Reviews elsewhere on the web:
David Smillie

Geoffrey Regan

Lionhearts

Conflict nowadays is often between different ideologies, and one might expect that this would have been even more so during the crusades. However, in Lionhearts: Saladin and Richard I Geoffrey Regan shows how these two leaders were in fact very similar, in terms of belief in chivalry and the importance of faith.

The book describes how each leader came to power, and how Saladin managed to gain enough support in the Muslim world to put together an army and recapture Jerusalem. The Christian response was the Third Crusade, a massive undertaking lead by Richard I of England. We hear how Richard was the more inspiring leader, being often in the thick of a battle, where he seemed virtually invincible - it is fascinating to see how one man could make such a difference. He managed to recapture the coastal cities, but it eventually became clear that even if Jerusalem could be captured, it couldn't be held - too many of the crusaders were eager to return home.

The book is fairly limited in scope - there isn't much about the other crusades, or non-military life at the time. I didn't see this as a problem though, as it is well written, and so inspires the reader to find out more about this period of history.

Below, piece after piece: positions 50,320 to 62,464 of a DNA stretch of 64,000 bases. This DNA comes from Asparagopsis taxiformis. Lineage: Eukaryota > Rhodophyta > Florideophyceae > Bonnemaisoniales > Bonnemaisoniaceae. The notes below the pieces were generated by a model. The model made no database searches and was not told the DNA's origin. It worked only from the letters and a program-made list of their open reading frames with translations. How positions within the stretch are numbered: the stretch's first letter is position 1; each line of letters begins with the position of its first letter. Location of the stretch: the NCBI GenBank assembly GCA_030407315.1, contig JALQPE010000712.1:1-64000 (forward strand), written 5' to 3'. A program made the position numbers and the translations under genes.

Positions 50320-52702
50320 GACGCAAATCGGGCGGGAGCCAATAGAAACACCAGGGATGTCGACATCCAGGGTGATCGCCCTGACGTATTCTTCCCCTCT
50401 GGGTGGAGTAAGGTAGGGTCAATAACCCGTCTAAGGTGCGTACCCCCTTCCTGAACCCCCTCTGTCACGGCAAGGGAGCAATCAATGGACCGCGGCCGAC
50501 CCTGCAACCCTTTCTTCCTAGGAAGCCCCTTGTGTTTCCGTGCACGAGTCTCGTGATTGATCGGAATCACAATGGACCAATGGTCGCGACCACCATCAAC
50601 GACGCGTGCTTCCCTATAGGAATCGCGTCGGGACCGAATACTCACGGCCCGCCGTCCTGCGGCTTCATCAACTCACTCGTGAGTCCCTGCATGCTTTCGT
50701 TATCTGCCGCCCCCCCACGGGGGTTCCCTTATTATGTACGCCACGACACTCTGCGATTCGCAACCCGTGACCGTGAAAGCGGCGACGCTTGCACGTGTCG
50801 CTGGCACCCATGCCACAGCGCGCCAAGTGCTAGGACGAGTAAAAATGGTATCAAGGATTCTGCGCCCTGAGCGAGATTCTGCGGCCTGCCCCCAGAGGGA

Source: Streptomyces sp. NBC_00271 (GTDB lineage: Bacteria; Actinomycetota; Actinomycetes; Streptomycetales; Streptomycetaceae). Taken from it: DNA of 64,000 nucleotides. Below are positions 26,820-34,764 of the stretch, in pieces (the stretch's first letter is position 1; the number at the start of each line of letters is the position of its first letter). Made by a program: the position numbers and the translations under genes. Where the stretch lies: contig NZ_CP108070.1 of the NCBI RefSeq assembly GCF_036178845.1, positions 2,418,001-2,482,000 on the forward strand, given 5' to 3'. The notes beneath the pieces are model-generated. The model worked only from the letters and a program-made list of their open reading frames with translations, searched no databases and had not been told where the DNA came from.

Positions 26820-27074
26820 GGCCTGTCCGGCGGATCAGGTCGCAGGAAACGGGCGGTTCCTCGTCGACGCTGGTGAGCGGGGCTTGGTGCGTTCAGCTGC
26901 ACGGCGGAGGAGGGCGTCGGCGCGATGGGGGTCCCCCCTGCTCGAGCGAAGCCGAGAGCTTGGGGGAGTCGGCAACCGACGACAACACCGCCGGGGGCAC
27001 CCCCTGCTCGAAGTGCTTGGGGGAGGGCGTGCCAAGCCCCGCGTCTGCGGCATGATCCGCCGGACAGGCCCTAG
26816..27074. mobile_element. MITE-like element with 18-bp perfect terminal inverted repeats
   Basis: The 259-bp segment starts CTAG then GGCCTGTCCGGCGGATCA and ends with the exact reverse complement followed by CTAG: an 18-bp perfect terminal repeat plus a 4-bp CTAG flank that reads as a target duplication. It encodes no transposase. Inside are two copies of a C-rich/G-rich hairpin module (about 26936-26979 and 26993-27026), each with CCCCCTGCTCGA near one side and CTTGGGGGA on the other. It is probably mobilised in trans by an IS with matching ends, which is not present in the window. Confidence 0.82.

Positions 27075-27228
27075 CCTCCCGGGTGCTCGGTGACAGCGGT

Amazon.com info
Hardcover 224 pages  
ISBN: 0094781508
Salesrank: 16419520
Weight:1.37 lbs
Published: 1998 Constable
Marketplace:New from $43.61:Used from $3.45
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Amazon.co.uk info
Hardcover 224 pages  
ISBN: 0094781508
Salesrank: 1374890
Weight:1.37 lbs
Published: 1998 Constable
Marketplace:New from £7.20:Used from £1.99
Buy from Amazon.co.uk
Amazon.ca info
Hardcover 224 pages  
ISBN: 0094781508
Salesrank: 3118065
Weight:1.37 lbs
Published: 1998 Constable & Robinson
Marketplace:New from CDN$ 35.54:Used from CDN$ 4.90
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Product Description
King Richard I and Salah-al-Din Yusuf ibn Ayyub, were to their different faiths each a hero of the holy war and both worthy of the title "lionheart". Yet both have aroused controversy. This parallel biography shows how the two men complemented each other, and views them as different sides of the same coin.